Mr. Grinch:   The pro-Christmas lobby? (chuckles)  A loose coalition of retailers, churches, politicians, entertainers, media outlets and corporations, united only by their self-interest, and entirely reliant on the consumer for their very survival.  And you can see why they are so very threatened by indifference!  Opposition, active resistance, can be harnessed, but with indifference there is simply nothing for them to get their hooks into!  Through the early 50’s, Ted and I had many conversations about this: I felt the oppositional tendencies of the character he created would be used to attack the anti-consumerist message of his poem.  And that is exactly what happened.  The anti-consumerist message, well, on the Grinch ‘66 all that just went missing – it’s not there.  That Grinch is merely a crotchety curmudgeon whose tiny heart is filled with spite and revenge.  Grinch 2000 took that, bizarrely, as its starting point.  I wash my hands of the entire affair.  I know Ted felt that indifference did not make for an exciting story.  Well, what do I know about telling stories?  Enough, with storytelling!  Our stories are destroying us! 

SVS:  And instead of stories?  

Mr. Grinch:  (picks up a ball of yarn and begins knitting)  It truly is a strain on the mind to imagine living in a world where we don’t constantly tell ourselves lies in order to explain the world to ourselves.  Yet in truth the tales we invent are so poor, so paltry…

SVS:   You mean the Christmas story? 

Mr. Grinch:   Ah, the Christmas story.  Always back to the Christmas story.  I wonder if I shall ever escape it.  The Christmas story is as relevant to our lives today as frankincense and myrrh. Yet here it is again.  This December, why not tell your children about Franken-food and M.E.R?

SVS:  M.E.R?

Mr. Grinch:  Exactly, why do I have to be the one to explain this to you?  Middle East Realities—the international think tank that is right now making decisions about the future of your oil dependency.  Yes, yes, I know, gas prices have dropped recently—just in time for the shopping season.  I can’t help but notice this year, in the circulars sent around, and on the few morning shows and such that I caught on television over the Thanksgiving holiday—don’t look so surprised, I do have friends—that the products being promoted as holiday gifts are particularly superfluous this year.  Self-baking muffin tins, steam-powered trouser presses.  Yes, yes, the retailers will have their pound of flesh, and they will cut it right out of the heart this year!  The most ridiculous rubbish, you know, nothing that anyone needs, and it will all be in the garbage bins before the year is out, or sent to the Good Will to be puzzled over in the sorting room.  What is the morality of using our precious resources to manufacture, promote, and then dispose of such a heap of dung?  The problem with capitalism, you see, in a world with dwindling resources, is that it is entirely driven by the production of waste.  Of profit, in other words.  Well, people do lose their senses, what senses are left to them, around the holidays. Visit any mall or shopping center, and observe, very carefully, and you will see.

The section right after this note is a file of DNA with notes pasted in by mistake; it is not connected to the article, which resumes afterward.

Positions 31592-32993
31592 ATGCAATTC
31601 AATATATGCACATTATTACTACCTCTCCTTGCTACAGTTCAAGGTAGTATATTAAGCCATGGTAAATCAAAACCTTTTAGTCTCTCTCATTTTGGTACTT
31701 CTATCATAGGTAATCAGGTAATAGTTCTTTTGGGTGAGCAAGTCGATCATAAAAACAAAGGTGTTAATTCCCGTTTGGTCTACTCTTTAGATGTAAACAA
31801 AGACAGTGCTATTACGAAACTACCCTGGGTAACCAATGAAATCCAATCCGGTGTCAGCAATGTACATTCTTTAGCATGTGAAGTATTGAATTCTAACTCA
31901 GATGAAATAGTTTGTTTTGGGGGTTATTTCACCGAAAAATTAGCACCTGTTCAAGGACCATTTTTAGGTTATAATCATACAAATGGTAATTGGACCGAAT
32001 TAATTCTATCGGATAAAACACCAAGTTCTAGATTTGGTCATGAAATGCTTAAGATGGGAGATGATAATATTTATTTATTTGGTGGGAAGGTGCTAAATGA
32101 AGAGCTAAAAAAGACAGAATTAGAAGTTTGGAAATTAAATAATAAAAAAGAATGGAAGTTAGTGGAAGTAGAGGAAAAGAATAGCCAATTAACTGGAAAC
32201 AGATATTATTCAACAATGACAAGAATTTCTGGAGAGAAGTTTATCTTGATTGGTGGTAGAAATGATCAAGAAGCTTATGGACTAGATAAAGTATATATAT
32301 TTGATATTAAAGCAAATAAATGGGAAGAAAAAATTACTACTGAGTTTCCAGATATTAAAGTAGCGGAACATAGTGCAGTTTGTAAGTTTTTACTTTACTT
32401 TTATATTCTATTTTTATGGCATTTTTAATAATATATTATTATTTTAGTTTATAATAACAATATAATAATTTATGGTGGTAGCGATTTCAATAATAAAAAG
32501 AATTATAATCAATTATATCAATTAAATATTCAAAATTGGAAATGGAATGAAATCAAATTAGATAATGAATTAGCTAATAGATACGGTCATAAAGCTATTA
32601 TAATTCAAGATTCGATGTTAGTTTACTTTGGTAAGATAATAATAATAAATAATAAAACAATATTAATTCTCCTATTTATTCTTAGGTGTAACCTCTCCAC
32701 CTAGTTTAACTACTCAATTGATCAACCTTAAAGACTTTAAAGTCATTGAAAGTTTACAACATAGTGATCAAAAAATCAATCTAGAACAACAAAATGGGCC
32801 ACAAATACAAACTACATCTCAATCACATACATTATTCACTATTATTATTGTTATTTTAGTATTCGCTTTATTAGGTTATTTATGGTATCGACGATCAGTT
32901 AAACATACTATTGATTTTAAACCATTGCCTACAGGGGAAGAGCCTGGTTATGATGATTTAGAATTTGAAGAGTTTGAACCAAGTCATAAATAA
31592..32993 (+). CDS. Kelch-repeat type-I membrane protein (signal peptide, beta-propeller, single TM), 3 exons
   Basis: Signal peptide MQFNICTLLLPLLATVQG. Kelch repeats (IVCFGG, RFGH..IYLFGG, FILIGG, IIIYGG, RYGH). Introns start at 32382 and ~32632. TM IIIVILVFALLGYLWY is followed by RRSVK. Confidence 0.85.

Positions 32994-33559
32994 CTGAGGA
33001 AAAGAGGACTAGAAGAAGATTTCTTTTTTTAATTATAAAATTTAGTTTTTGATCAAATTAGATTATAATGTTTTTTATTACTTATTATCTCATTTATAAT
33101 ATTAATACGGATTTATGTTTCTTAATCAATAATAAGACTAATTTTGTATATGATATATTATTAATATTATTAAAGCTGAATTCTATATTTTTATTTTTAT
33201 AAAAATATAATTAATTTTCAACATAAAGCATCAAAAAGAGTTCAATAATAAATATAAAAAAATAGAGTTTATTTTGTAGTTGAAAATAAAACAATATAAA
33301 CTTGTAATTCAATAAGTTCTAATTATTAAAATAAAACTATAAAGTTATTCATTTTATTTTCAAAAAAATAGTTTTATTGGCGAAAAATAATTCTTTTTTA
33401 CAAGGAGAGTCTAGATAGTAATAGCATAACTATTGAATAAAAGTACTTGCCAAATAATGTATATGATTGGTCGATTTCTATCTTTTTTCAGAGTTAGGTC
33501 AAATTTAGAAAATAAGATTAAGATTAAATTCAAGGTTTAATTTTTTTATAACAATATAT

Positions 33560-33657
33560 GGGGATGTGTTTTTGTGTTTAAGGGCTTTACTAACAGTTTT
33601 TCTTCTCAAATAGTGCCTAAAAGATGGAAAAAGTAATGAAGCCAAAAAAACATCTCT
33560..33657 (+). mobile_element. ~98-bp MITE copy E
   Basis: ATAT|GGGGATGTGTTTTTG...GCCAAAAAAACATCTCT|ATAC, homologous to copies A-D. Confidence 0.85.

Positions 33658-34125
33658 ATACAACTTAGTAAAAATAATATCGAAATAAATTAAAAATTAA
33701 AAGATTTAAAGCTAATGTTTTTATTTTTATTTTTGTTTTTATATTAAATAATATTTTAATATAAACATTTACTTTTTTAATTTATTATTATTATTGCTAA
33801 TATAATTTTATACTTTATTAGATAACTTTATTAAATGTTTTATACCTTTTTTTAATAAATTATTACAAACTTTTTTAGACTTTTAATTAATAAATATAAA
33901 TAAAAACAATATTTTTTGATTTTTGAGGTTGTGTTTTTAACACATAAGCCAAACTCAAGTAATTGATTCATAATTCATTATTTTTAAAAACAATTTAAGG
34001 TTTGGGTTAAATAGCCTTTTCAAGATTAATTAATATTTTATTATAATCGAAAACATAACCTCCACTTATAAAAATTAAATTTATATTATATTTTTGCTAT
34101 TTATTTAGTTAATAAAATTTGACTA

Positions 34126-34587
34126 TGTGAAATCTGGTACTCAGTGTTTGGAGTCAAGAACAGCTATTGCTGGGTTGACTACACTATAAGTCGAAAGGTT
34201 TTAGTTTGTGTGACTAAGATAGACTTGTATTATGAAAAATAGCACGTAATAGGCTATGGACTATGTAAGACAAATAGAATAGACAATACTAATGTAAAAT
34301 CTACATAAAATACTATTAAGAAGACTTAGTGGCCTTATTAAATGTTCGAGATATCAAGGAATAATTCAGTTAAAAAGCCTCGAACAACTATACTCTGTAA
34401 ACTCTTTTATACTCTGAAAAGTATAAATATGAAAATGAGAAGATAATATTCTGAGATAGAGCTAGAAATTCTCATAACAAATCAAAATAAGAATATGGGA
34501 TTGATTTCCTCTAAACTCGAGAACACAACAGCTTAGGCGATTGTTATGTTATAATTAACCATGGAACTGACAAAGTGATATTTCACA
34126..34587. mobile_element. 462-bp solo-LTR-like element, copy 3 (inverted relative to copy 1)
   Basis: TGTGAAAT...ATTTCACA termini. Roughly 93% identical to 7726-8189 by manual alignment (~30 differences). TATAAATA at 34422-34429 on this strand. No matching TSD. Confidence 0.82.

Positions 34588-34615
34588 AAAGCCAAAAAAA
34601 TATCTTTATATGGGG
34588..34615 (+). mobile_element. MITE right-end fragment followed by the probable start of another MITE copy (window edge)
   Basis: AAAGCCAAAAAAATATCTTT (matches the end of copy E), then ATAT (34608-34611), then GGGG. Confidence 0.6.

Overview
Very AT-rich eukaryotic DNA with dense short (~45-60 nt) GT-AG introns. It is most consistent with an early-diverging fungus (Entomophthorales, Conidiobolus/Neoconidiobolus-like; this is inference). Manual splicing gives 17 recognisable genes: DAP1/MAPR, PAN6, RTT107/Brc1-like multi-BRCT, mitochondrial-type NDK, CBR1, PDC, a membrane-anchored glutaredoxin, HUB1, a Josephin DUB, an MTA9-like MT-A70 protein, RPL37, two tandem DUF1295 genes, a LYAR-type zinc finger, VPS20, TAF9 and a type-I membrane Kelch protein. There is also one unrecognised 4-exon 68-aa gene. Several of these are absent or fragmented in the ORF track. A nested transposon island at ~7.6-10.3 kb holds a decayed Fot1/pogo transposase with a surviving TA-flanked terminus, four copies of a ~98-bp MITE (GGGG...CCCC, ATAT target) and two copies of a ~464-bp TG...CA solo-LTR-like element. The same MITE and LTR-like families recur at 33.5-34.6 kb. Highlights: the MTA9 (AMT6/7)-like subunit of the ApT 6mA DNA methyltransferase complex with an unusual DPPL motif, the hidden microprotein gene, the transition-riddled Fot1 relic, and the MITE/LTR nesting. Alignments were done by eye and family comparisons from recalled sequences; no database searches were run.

It is frightening, any time of year.  I know, I know.  “Oh Mr. Grinch, we haven’t time to discuss renewable energy – we’re off to buy more oil-based plastic toys for the Who’s down in Whoville!”   Where will it all end, can you tell me this, hmmmm?

SVS:   Mr. Grinch, please don’t be upset, but just now you really did bear the most striking resemblance to Seuss’ Grinch!  It is absolutely delightful, sir! And as far as the end goes, in the end, if I remember correctly, the Who’s are all liberated from consumerism and discover the magic of Christmas in the absence of all the material trappings you so eloquently decry.  Do you share Seuss’ optimism for humanity?

Mr. Grinch:  I truly have nothing else to say about Ted’s work, which was in itself merely a piece of pop entertainment, and subject to the narrow restrictions of Christian narrative, that is to say, sacrifice and redemption. In fact, the more you examine western literature, the more you cannot help but see the Christmas story as the subtext for every piece of writing, film, entertainment, and even advertising.  But as to the question of optimism, I do have absolute faith in the coming of post-consumer era in the very near future.

SVS: A post-consumer era?  You think it’s actually possible?

Mr. Grinch:  Oh my, yes.  A post-consumer era is inevitable.  The only question is whether or not there will be any humans around to witness it.  


Sasha Viasasha is a writer and editor for: www.scornmonger.blogspot.com